On the eve of the 1898 Omaha World's Fair, Ferret Skerritt, ventriloquist by trade, con man by birth, isn't quite sure how it will change him or his city. Read more...
FREE Shipping for Club Members
Not a member? Join Today!
On the eve of the 1898 Omaha World's Fair, Ferret Skerritt, ventriloquist by trade, con man by birth, isn't quite sure how it will change him or his city. Omaha still has the marks of a filthy Wild West town, even as it attempts to achieve the grandeur and respectability of nearby Chicago. But when he crosses paths with the beautiful and enigmatic Cecily, his whole purpose shifts and the fair becomes the backdrop to their love affair.
One of a traveling troupe of actors that has descended on the city, Cecily works in the Midway's Chamber of Horrors, where she loses her head hourly on a guillotine playing Marie Antoinette. And after closing, she rushes off, clinging protectively to a mysterious carpetbag, never giving Ferret a second glance. But a moonlit ride on the swan gondola, a boat on the lagoon of the New White City, changes everything, and the fair's magic begins to take its effect.
From the critically acclaimed author of "The Coffins of Little Hope," "The Swan Gondola "is a transporting read, reminiscent of "Water for Elephants "or "The Night Circus."
Publishers Weekly® Reviews
- Reviewed in: Publishers Weekly, page .
- Review Date: 2013-12-02
- Reviewer: Staff
The latest from Schaffert (The Coffins of Little Hope) is a love story set during the 1898 Omaha World’s Fair. “Ferret” Skerritt is a ventriloquist who becomes smitten with Cecily, a beauty who comes to town with the fair’s Chamber of Horrors (she plays Marie Antoinette and is beheaded hourly). Deciphering Cecily’s many secrets, including the contents of her mysteriously heavy carpet bag, is just the first challenge Ferret faces in courting her: soon William Wakefield, the fair’s wealthy patron, sees Cecily and decides he wants her for himself. Schaffert’s picture of the fair is enchanting, from the buildings that shimmer with “shattered glass that had been dusted over the whitewash” to the midway attractions, including a theatre where Cecily and Ferret briefly hang from wires and dance in midair. As the two lovers become embroiled with Wakefield, however, the novel loses some of its magic. Additionally, the frequent Wizard of Oz allusions build to nothing. But there are many romantic and historical delights here, and, despite its imperfections, it’s easy to imagine this charming novel attaining Water for Elephants–like popularity with readers. (Feb.)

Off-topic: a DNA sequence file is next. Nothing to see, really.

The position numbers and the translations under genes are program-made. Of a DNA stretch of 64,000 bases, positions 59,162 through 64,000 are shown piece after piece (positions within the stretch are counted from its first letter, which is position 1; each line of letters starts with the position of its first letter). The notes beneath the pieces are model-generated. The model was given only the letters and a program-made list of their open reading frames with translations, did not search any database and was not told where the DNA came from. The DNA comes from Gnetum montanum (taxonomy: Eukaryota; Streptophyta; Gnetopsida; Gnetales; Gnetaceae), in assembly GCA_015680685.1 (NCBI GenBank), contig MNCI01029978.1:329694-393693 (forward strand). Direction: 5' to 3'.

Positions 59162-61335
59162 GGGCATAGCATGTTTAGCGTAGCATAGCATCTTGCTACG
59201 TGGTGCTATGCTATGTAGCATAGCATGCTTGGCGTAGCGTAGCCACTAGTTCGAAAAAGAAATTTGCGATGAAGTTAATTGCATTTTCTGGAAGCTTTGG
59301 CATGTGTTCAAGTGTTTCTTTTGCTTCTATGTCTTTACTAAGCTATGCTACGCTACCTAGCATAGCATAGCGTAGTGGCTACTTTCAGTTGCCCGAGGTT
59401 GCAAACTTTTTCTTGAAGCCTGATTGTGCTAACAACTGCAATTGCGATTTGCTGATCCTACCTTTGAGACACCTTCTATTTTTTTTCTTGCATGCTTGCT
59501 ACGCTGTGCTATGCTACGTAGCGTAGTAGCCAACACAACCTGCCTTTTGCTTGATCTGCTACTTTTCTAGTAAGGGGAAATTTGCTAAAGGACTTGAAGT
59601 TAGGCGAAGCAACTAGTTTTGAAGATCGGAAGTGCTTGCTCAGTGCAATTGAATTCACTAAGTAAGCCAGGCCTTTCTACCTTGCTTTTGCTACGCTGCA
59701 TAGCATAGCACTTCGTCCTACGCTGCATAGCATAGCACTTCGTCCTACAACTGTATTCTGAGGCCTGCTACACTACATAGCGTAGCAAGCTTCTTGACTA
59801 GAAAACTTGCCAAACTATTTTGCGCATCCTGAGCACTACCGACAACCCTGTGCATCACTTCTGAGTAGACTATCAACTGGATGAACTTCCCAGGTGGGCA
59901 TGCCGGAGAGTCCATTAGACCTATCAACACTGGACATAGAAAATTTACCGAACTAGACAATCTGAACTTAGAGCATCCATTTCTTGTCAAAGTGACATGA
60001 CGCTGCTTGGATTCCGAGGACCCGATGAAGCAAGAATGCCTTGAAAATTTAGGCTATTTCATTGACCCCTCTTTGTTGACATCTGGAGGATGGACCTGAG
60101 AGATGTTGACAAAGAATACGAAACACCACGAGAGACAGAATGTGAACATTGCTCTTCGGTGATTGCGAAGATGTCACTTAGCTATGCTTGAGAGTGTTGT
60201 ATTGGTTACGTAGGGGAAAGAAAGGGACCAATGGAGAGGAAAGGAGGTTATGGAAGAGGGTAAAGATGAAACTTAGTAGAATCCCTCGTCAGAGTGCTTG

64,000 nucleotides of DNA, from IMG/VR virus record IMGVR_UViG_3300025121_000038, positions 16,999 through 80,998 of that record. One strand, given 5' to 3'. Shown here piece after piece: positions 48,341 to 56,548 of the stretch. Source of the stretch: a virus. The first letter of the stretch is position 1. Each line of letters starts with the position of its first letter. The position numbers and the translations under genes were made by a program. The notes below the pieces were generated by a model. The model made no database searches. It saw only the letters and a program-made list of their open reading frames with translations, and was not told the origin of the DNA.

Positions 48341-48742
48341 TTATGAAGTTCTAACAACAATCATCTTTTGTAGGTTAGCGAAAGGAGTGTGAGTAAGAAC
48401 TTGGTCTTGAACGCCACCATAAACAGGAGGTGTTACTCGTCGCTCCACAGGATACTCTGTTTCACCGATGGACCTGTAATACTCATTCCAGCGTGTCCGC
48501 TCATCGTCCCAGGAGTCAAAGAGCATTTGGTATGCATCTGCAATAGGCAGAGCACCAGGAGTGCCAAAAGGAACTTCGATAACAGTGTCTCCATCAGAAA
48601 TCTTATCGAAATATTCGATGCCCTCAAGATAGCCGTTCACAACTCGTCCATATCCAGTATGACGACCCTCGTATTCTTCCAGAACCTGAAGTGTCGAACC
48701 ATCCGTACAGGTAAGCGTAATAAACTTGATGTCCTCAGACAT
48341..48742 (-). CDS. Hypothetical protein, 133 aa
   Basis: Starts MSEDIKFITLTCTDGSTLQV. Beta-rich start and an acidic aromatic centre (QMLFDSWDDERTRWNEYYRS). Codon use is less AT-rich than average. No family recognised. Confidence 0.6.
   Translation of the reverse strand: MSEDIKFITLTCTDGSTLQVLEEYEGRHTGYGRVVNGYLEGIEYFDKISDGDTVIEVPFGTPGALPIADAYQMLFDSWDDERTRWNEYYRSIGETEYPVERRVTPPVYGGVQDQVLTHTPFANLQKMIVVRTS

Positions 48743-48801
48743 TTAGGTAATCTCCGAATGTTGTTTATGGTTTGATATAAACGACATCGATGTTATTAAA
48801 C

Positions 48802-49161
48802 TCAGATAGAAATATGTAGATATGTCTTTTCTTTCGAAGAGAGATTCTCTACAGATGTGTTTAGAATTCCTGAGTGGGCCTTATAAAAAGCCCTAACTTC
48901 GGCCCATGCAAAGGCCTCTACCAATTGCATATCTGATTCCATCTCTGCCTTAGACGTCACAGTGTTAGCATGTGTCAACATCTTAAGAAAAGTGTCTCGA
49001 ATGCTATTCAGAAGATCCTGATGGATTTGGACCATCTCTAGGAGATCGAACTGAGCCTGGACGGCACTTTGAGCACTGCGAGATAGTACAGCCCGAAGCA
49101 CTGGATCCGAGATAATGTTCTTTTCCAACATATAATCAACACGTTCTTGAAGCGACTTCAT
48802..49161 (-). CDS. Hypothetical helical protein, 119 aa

Love, loss and hot air balloons
At the start of The Swan Gondola, Timothy Schaffert’s enchanting new historical novel, two elderly spinster sisters discover a man in their front yard who has fallen from the sky (or from a hot air balloon, at least). The man in question is Ferret Skerritt, a ventriloquist turned star-crossed lover with an incredible tale to tell.
The story-within-a-story begins several months earlier, in the spring of 1898, at the opening of the Omaha World’s Fair. Ferret, who rolls with a Fellini-like crew of freaks and circus performers, becomes enchanted by Cecily, a beautiful member of a traveling horror troupe. (She plays Marie Antoinette and nightly has her head chopped off.) Despite a rocky start, the two quickly fall in love, and their relationship blossoms amid the magic and mysteries of the fair.But as with all too-good-to-be-true romances, a threat looms. Here, it’s in the form of William Wakefield, an older Fair investor who has an eye on Ferret’s dummy, Oscar—not to mention Cecily herself.
Schaffert clearly did a tremendous amount of research for this book, and he’s at his best when cleaving to historical detail and quirky fact. The uncanny automatons cackle with life; the late-night séances are chill-inducing; and the sinking of the USS Maine is on everyone’s mind. But Schaffert’s period authenticity is also literary in nature. He’s clearly a fan of L. Frank Baum, and Wizard of Oz references are plentiful, though at times heavy-handed.
The Swan Gondola will no doubt garner comparisons to Water for Elephants and The Night Circus, and fans of such historical romances will not be disappointed. There’s plenty of magic to go around in this good, old-fashioned love story.
Read our Q&A with Timothy Schaffert about The Swan Gondola.